Change we wanted to bring was worth fighting

Reclaiming the 8th of March from a trivial celebration to a political struggle day was first discussed in 2011. That year, we hit the streets with a larger feminist protest on women’s reproductive and bodily rights for the first time.

The decision was logical because many of us had experienced the economic crisis, seen women working hard, while men played dominoes instead of taking care of the children. Many of us had women around us who went to Greece and Italy, sometimes traveling in the bus's luggage compartments, to provide for their families, while their husbands spent their hard-earned money on entertainment.

Despite all that, we were still told that men are the head of the family, that they should be obeyed. This is why we felt like the change we wanted to bring was worth fighting. If not us, who? Nothing special was happening at that time.

Some people moderately demanded an abortion ban. It was still embarrassing to buy condoms. Women in politics and power positions were not taken seriously, and there was no public opposition to sexism and homo/bi/transphobia. This is not surprising when women’s rights organizations were drowning in work and, on the other hand, depended on the State in the hope of reforms. For this reason, we decided to come out as a loose, informal initiative to help shape public opinion. We succeeded. After this first march, the Independent Group of Feminists took the shape of a collective, and we started discussing that we needed to reclaim the 8th of March.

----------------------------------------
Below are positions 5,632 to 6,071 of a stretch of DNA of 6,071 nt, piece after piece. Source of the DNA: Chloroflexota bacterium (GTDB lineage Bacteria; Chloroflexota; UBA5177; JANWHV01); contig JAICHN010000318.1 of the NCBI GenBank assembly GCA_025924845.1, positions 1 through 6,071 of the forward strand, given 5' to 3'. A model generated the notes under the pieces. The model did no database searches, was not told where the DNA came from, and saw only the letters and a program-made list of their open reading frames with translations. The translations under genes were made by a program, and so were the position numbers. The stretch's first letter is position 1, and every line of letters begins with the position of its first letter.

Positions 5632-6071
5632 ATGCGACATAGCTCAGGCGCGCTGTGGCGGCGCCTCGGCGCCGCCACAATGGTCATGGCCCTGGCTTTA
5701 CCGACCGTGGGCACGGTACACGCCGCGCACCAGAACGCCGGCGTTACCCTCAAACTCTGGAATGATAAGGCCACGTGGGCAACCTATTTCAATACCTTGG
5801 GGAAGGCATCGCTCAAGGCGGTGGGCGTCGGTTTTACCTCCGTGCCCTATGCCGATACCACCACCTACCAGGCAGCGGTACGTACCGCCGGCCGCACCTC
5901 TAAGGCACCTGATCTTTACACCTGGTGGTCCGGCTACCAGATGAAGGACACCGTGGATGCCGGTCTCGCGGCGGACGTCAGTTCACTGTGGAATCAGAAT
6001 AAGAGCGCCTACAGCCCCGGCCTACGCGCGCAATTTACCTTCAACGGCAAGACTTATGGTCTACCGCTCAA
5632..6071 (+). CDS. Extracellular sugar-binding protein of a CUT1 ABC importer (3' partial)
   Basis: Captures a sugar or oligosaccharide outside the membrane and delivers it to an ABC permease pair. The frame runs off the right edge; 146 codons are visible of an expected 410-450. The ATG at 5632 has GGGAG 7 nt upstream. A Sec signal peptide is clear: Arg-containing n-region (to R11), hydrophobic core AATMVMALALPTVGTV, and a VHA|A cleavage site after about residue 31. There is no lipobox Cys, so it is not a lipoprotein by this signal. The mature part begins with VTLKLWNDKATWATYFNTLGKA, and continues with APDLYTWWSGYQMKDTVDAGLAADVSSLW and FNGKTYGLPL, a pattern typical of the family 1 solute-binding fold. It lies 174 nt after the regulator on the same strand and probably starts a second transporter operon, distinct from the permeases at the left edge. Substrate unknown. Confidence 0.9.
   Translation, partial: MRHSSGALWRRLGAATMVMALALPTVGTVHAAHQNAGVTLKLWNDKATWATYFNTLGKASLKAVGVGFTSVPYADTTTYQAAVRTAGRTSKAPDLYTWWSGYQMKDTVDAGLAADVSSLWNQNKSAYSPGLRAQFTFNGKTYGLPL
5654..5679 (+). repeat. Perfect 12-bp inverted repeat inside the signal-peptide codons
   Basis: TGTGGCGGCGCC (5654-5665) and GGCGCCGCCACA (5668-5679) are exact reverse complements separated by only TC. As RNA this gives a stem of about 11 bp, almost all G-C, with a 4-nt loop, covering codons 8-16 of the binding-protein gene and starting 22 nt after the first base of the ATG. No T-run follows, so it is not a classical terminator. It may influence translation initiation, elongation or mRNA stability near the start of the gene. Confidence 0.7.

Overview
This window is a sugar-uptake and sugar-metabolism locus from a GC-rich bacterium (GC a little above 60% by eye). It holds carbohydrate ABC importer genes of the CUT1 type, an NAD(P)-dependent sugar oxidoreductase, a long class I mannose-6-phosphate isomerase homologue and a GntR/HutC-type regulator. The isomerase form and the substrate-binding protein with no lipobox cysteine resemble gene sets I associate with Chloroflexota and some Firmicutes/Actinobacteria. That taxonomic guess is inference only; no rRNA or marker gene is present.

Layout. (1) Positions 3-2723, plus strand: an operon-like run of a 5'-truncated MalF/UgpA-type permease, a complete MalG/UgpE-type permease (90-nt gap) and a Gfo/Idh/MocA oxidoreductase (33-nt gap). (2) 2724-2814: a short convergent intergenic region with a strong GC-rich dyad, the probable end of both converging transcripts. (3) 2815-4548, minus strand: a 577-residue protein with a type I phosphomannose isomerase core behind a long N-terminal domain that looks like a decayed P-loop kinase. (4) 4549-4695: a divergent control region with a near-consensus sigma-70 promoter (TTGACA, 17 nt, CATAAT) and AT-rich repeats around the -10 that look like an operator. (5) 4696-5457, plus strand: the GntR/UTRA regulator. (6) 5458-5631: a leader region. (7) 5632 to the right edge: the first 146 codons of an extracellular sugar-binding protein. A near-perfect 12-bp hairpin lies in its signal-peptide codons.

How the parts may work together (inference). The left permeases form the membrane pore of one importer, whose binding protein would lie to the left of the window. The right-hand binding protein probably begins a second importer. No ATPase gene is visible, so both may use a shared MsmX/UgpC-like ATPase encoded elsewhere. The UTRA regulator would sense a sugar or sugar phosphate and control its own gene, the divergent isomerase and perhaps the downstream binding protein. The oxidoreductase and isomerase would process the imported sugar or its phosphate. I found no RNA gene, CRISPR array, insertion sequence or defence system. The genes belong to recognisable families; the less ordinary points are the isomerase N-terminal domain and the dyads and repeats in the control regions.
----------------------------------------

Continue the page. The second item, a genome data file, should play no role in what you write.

Our fight was political, and the history of the 8th of March is political. It is not tied to a specific historical event but rather represents the voice of women’s movement throughout the history.

A lot has changed since this first demonstration. Ten years may not be too long, but when I look at the photos, I see a different person – an idealist, that hasn’t burned out yet, thinks that she can move mountains, has a vague understanding of what depression is, and does not believe that she will ever leave the country. I also see in those photos that people may change, but the fight remains the same. The only difference being, that the deeper we dig this dirt the worse kinds of well-hidden horrors we find. And we get angry and continue fighting.